Weekly Tech Tidbits – Monsters and robbers and other things that go bump in the night

January 13th, 2020
Weekly Tech Tidbits – Monsters and robbers and other things that go bump in the night

Happy New Year!   Unfortunately, there is no rest for the weary fighting the battle to keep everyone safe.

Today I read a couple of scary articles:

"Couple says their Smart Home was hacked"

Most of you are installing all of these IoT, IP enabled devices throughout your network.   What would happen to you if those devices came under the control of the bad guys?   Is that a denial of service attack from your own devices?  Is that your IP controlled speakers shouting bad things into classrooms?  Is that light bulbs uncontrollably strobing?   Is that doors locking and unlocking randomly?

Do you know that you have these devices properly segmented so that they cannot do bad things to the inside of your network?   Do you have these devices using passwords that are not the default passwords?   How are these devices being updated (if relevant)?

Lightning cables may contain secret wifi connections to allow hackers remote access to host devices

We have already had the bad guys altering "courtesy USB charging plugs" at airports, malls or in hotel clock radios to gain access to your mobile devices and steal your data.  Now we have mobile device cables that look legitimate but have "extra" parts that could also expose your devices to data theft or hacking..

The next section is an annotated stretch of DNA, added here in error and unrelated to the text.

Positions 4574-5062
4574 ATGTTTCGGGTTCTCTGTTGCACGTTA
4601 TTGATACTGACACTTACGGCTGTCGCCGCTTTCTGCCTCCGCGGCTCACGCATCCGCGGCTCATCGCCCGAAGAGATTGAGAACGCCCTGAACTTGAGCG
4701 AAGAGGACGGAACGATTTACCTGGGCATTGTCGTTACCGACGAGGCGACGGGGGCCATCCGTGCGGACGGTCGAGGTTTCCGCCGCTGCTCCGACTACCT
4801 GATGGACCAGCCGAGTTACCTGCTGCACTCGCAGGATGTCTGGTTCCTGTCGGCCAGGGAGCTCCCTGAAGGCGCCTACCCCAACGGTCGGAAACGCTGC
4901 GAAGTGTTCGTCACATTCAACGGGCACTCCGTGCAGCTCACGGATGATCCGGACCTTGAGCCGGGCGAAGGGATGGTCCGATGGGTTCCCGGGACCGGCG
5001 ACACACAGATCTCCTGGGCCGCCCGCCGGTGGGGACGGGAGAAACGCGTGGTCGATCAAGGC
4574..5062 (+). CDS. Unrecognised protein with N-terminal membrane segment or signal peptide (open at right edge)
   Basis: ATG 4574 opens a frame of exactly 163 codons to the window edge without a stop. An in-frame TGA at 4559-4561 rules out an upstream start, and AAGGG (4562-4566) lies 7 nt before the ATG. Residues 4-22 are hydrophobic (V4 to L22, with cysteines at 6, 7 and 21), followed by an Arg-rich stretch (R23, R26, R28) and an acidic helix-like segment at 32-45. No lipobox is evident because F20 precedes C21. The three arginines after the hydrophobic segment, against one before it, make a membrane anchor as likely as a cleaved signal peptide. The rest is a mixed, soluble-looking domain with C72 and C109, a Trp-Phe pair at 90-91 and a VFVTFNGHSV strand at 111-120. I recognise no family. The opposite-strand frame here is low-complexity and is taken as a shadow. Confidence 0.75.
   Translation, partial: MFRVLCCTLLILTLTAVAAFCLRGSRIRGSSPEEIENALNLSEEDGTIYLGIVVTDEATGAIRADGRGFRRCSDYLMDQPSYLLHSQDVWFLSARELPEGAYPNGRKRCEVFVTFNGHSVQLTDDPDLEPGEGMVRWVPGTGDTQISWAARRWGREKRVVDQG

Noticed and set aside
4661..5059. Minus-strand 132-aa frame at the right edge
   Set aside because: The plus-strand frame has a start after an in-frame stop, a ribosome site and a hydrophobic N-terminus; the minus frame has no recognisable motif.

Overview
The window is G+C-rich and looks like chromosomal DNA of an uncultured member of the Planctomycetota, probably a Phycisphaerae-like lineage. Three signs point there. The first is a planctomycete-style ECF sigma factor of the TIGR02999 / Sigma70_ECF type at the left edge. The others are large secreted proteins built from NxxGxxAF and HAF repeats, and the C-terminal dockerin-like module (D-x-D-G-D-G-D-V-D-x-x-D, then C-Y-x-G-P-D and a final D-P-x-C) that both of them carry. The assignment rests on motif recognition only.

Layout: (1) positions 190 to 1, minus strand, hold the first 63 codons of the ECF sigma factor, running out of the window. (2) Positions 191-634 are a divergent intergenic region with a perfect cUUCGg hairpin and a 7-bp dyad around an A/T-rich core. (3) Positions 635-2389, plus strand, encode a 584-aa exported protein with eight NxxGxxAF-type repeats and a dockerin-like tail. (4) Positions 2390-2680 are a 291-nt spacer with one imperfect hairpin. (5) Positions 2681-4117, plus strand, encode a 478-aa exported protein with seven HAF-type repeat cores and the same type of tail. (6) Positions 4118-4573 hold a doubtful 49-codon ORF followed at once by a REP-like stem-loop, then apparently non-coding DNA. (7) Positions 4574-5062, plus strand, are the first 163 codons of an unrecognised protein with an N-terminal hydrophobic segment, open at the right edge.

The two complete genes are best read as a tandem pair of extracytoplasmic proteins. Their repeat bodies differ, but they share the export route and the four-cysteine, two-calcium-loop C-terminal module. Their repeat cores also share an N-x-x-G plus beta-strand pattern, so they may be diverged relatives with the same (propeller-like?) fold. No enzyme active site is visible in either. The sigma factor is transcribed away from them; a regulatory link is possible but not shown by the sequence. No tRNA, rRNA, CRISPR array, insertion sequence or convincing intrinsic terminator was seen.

Do you have a plan to block USB access to your workstations?   CSI's CSEDR product now features USB and Bluetooth device control.  Microsoft has released GPOs in 1909 that allow granular USB control.  Have you configured them to allow "approved" devices and deny the rest?

High-end printers not "wiped" before they are returned to the vendor, or otherwise disposed of.

I was reminded that those big, fancy multi-function printer/copier/scanners are really just specialized servers with hard drives.  Those hard drives often store copies of what was printed long after the person printing, scanning, or copying has walked away.   Depending on the device location, some of that data may be personally identifiable information that you are responsible for.   Then you may have staff using those devices for personal use copying things that contain their personal information - which you are then responsible for as it is saved in your system.

When you retire your printers, how do you ensure that all the drives are wiped/removed so that none of your data is leaking outside of your control?  How are those "printers" being maintained for security updates, etc.?  They say most times those printers are picked up by the vendor or otherwise disposed of and often re-purposed - never wiping the drives of the previous owner's data!

If you need help sorting out vendor VLANs, USB access control, or how to better secure your printers, give us a call.